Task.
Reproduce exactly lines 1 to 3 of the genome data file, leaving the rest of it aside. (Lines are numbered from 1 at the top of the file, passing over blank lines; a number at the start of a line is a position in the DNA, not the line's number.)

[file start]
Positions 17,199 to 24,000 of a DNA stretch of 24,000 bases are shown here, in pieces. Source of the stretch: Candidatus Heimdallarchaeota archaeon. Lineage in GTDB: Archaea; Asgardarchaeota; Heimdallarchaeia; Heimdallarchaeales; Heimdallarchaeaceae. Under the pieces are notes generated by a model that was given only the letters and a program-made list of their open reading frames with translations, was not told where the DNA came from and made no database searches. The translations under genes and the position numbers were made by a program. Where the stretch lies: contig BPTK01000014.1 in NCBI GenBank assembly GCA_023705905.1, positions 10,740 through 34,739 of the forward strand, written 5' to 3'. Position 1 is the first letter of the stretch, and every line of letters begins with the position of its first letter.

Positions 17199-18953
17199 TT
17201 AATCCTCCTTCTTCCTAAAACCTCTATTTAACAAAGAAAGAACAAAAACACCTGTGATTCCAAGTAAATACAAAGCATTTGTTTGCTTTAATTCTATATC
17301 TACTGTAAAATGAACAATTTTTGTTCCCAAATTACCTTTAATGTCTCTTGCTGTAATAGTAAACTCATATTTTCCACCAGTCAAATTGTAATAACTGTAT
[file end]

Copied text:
Positions 17,199 to 24,000 of a DNA stretch of 24,000 bases are shown here, in pieces. Source of the stretch: Candidatus Heimdallarchaeota archaeon. Lineage in GTDB: Archaea; Asgardarchaeota; Heimdallarchaeia; Heimdallarchaeales; Heimdallarchaeaceae. Under the pieces are notes generated by a model that was given only the letters and a program-made list of their open reading frames with translations, was not told where the DNA came from and made no database searches. The translations under genes and the position numbers were made by a program. Where the stretch lies: contig BPTK01000014.1 in NCBI GenBank assembly GCA_023705905.1, positions 10,740 through 34,739 of the forward strand, written 5' to 3'. Position 1 is the first letter of the stretch, and every line of letters begins with the position of its first letter.

Positions 17199-18953
17199 TT